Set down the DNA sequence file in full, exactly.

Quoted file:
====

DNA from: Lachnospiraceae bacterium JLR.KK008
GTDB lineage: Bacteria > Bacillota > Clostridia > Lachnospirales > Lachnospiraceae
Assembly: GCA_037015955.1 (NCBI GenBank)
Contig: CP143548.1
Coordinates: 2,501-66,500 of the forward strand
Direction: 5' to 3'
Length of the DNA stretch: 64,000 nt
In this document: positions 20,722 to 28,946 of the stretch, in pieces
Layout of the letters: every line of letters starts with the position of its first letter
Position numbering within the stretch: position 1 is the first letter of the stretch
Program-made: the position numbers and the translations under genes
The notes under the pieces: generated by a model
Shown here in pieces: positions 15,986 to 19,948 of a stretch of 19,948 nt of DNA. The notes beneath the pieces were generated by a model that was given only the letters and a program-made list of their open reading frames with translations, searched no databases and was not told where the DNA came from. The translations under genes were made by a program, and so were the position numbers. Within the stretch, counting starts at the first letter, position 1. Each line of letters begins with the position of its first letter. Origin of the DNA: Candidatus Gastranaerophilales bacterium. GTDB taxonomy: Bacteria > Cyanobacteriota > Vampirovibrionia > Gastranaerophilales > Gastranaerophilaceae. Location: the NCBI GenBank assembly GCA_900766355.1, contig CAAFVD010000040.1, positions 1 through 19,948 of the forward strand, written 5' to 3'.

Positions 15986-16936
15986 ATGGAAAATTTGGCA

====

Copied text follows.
DNA from: Lachnospiraceae bacterium JLR.KK008
GTDB lineage: Bacteria > Bacillota > Clostridia > Lachnospirales > Lachnospiraceae
Assembly: GCA_037015955.1 (NCBI GenBank)
Contig: CP143548.1
Coordinates: 2,501-66,500 of the forward strand
Direction: 5' to 3'
Length of the DNA stretch: 64,000 nt
In this document: positions 20,722 to 28,946 of the stretch, in pieces
Layout of the letters: every line of letters starts with the position of its first letter
Position numbering within the stretch: position 1 is the first letter of the stretch
Program-made: the position numbers and the translations under genes
The notes under the pieces: generated by a model
Shown here in pieces: positions 15,986 to 19,948 of a stretch of 19,948 nt of DNA. The notes beneath the pieces were generated by a model that was given only the letters and a program-made list of their open reading frames with translations, searched no databases and was not told where the DNA came from. The translations under genes were made by a program, and so were the position numbers. Within the stretch, counting starts at the first letter, position 1. Each line of letters begins with the position of its first letter. Origin of the DNA: Candidatus Gastranaerophilales bacterium. GTDB taxonomy: Bacteria > Cyanobacteriota > Vampirovibrionia > Gastranaerophilales > Gastranaerophilaceae. Location: the NCBI GenBank assembly GCA_900766355.1, contig CAAFVD010000040.1, positions 1 through 19,948 of the forward strand, written 5' to 3'.

Positions 15986-16936
15986 ATGGAAAATTTGGCA